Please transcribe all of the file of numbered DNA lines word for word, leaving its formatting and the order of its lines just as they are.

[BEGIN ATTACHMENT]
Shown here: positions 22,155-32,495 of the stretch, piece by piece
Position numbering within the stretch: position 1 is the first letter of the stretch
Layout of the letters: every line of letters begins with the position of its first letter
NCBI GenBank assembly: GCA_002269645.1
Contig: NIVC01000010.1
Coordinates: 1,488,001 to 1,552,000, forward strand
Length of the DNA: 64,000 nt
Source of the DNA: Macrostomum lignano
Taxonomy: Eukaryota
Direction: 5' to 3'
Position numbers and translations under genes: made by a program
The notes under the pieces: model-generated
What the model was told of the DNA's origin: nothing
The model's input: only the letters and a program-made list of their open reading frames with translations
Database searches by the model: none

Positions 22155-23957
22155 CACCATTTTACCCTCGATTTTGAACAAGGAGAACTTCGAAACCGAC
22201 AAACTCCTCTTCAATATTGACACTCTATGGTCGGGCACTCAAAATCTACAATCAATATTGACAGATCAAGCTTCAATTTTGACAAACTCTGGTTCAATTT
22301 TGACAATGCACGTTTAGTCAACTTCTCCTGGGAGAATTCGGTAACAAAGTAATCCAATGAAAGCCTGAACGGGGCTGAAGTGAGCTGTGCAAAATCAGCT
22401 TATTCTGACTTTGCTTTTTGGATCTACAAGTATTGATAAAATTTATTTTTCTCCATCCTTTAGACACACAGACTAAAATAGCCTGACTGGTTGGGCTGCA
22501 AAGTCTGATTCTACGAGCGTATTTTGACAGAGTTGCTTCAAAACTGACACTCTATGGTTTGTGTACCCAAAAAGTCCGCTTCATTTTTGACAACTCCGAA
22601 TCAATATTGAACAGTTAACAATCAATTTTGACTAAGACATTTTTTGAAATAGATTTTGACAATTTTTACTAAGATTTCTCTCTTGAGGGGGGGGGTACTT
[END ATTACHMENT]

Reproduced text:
Shown here: positions 22,155-32,495 of the stretch, piece by piece
Position numbering within the stretch: position 1 is the first letter of the stretch
Layout of the letters: every line of letters begins with the position of its first letter
NCBI GenBank assembly: GCA_002269645.1
Contig: NIVC01000010.1
Coordinates: 1,488,001 to 1,552,000, forward strand
Length of the DNA: 64,000 nt
Source of the DNA: Macrostomum lignano
Taxonomy: Eukaryota
Direction: 5' to 3'
Position numbers and translations under genes: made by a program
The notes under the pieces: model-generated
What the model was told of the DNA's origin: nothing
The model's input: only the letters and a program-made list of their open reading frames with translations
Database searches by the model: none

Positions 22155-23957
22155 CACCATTTTACCCTCGATTTTGAACAAGGAGAACTTCGAAACCGAC
22201 AAACTCCTCTTCAATATTGACACTCTATGGTCGGGCACTCAAAATCTACAATCAATATTGACAGATCAAGCTTCAATTTTGACAAACTCTGGTTCAATTT
22301 TGACAATGCACGTTTAGTCAACTTCTCCTGGGAGAATTCGGTAACAAAGTAATCCAATGAAAGCCTGAACGGGGCTGAAGTGAGCTGTGCAAAATCAGCT
22401 TATTCTGACTTTGCTTTTTGGATCTACAAGTATTGATAAAATTTATTTTTCTCCATCCTTTAGACACACAGACTAAAATAGCCTGACTGGTTGGGCTGCA
22501 AAGTCTGATTCTACGAGCGTATTTTGACAGAGTTGCTTCAAAACTGACACTCTATGGTTTGTGTACCCAAAAAGTCCGCTTCATTTTTGACAACTCCGAA
22601 TCAATATTGAACAGTTAACAATCAATTTTGACTAAGACATTTTTTGAAATAGATTTTGACAATTTTTACTAAGATTTCTCTCTTGAGGGGGGGGGTACTT